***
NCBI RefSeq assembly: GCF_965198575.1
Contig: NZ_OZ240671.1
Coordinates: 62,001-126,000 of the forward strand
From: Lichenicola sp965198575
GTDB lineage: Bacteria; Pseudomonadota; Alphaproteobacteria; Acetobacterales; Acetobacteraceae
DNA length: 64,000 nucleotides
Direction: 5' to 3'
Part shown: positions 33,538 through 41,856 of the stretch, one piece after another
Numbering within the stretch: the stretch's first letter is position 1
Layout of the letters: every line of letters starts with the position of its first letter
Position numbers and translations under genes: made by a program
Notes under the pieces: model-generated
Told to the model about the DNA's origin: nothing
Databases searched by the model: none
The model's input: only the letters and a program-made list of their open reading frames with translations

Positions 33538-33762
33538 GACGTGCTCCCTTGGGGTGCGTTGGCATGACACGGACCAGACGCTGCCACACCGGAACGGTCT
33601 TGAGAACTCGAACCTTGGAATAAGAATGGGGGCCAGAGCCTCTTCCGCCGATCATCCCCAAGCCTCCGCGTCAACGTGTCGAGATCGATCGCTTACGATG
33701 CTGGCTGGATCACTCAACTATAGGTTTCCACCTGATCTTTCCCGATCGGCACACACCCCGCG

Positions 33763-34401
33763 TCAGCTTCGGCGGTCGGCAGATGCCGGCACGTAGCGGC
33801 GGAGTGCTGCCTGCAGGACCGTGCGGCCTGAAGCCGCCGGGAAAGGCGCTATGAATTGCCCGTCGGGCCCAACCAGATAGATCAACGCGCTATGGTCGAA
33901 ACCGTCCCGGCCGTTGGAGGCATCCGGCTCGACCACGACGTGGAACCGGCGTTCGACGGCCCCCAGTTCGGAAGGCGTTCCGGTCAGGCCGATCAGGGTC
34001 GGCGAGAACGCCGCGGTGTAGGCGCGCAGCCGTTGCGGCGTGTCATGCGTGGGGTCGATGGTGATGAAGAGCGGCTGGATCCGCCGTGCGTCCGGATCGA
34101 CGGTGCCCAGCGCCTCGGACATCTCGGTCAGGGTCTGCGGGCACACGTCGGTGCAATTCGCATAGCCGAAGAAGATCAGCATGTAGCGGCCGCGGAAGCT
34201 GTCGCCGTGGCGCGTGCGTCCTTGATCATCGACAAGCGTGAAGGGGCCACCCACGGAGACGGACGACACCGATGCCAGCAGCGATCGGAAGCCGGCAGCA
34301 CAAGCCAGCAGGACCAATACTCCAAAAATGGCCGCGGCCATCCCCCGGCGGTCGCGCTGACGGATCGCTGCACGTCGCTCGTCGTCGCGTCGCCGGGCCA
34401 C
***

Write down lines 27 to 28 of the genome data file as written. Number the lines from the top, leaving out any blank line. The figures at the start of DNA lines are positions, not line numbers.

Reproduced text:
34301 CAAGCCAGCAGGACCAATACTCCAAAAATGGCCGCGGCCATCCCCCGGCGGTCGCGCTGACGGATCGCTGCACGTCGCTCGTCGTCGCGTCGCCGGGCCA
34401 C